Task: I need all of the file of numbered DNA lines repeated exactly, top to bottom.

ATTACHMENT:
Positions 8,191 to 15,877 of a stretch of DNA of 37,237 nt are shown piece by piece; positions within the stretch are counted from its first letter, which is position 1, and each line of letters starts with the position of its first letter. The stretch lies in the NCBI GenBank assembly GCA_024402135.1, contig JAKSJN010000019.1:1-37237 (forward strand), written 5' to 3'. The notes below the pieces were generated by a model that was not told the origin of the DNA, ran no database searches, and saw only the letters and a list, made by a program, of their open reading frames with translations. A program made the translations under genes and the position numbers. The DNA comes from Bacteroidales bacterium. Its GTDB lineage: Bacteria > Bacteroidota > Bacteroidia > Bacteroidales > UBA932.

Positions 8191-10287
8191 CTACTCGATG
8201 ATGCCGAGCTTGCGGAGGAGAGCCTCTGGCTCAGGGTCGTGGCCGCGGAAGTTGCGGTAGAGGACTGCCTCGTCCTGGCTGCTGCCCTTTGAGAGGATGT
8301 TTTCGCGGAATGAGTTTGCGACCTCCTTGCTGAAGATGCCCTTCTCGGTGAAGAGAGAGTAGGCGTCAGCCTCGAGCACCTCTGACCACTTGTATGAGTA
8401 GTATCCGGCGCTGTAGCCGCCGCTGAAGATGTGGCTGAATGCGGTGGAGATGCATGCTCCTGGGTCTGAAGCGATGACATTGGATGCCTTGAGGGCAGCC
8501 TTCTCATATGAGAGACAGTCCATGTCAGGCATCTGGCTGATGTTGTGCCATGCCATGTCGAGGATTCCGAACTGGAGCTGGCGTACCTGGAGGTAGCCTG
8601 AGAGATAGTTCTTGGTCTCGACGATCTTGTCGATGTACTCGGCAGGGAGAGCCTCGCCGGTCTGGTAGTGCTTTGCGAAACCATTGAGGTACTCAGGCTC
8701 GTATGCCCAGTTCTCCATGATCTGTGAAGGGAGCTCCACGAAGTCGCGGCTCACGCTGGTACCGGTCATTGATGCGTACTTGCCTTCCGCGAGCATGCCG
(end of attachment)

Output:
Positions 8,191 to 15,877 of a stretch of DNA of 37,237 nt are shown piece by piece; positions within the stretch are counted from its first letter, which is position 1, and each line of letters starts with the position of its first letter. The stretch lies in the NCBI GenBank assembly GCA_024402135.1, contig JAKSJN010000019.1:1-37237 (forward strand), written 5' to 3'. The notes below the pieces were generated by a model that was not told the origin of the DNA, ran no database searches, and saw only the letters and a list, made by a program, of their open reading frames with translations. A program made the translations under genes and the position numbers. The DNA comes from Bacteroidales bacterium. Its GTDB lineage: Bacteria > Bacteroidota > Bacteroidia > Bacteroidales > UBA932.

Positions 8191-10287
8191 CTACTCGATG
8201 ATGCCGAGCTTGCGGAGGAGAGCCTCTGGCTCAGGGTCGTGGCCGCGGAAGTTGCGGTAGAGGACTGCCTCGTCCTGGCTGCTGCCCTTTGAGAGGATGT
8301 TTTCGCGGAATGAGTTTGCGACCTCCTTGCTGAAGATGCCCTTCTCGGTGAAGAGAGAGTAGGCGTCAGCCTCGAGCACCTCTGACCACTTGTATGAGTA
8401 GTATCCGGCGCTGTAGCCGCCGCTGAAGATGTGGCTGAATGCGGTGGAGATGCATGCTCCTGGGTCTGAAGCGATGACATTGGATGCCTTGAGGGCAGCC
8501 TTCTCATATGAGAGACAGTCCATGTCAGGCATCTGGCTGATGTTGTGCCATGCCATGTCGAGGATTCCGAACTGGAGCTGGCGTACCTGGAGGTAGCCTG
8601 AGAGATAGTTCTTGGTCTCGACGATCTTGTCGATGTACTCGGCAGGGAGAGCCTCGCCGGTCTGGTAGTGCTTTGCGAAACCATTGAGGTACTCAGGCTC
8701 GTATGCCCAGTTCTCCATGATCTGTGAAGGGAGCTCCACGAAGTCGCGGCTCACGCTGGTACCGGTCATTGATGCGTACTTGCCTTCCGCGAGCATGCCG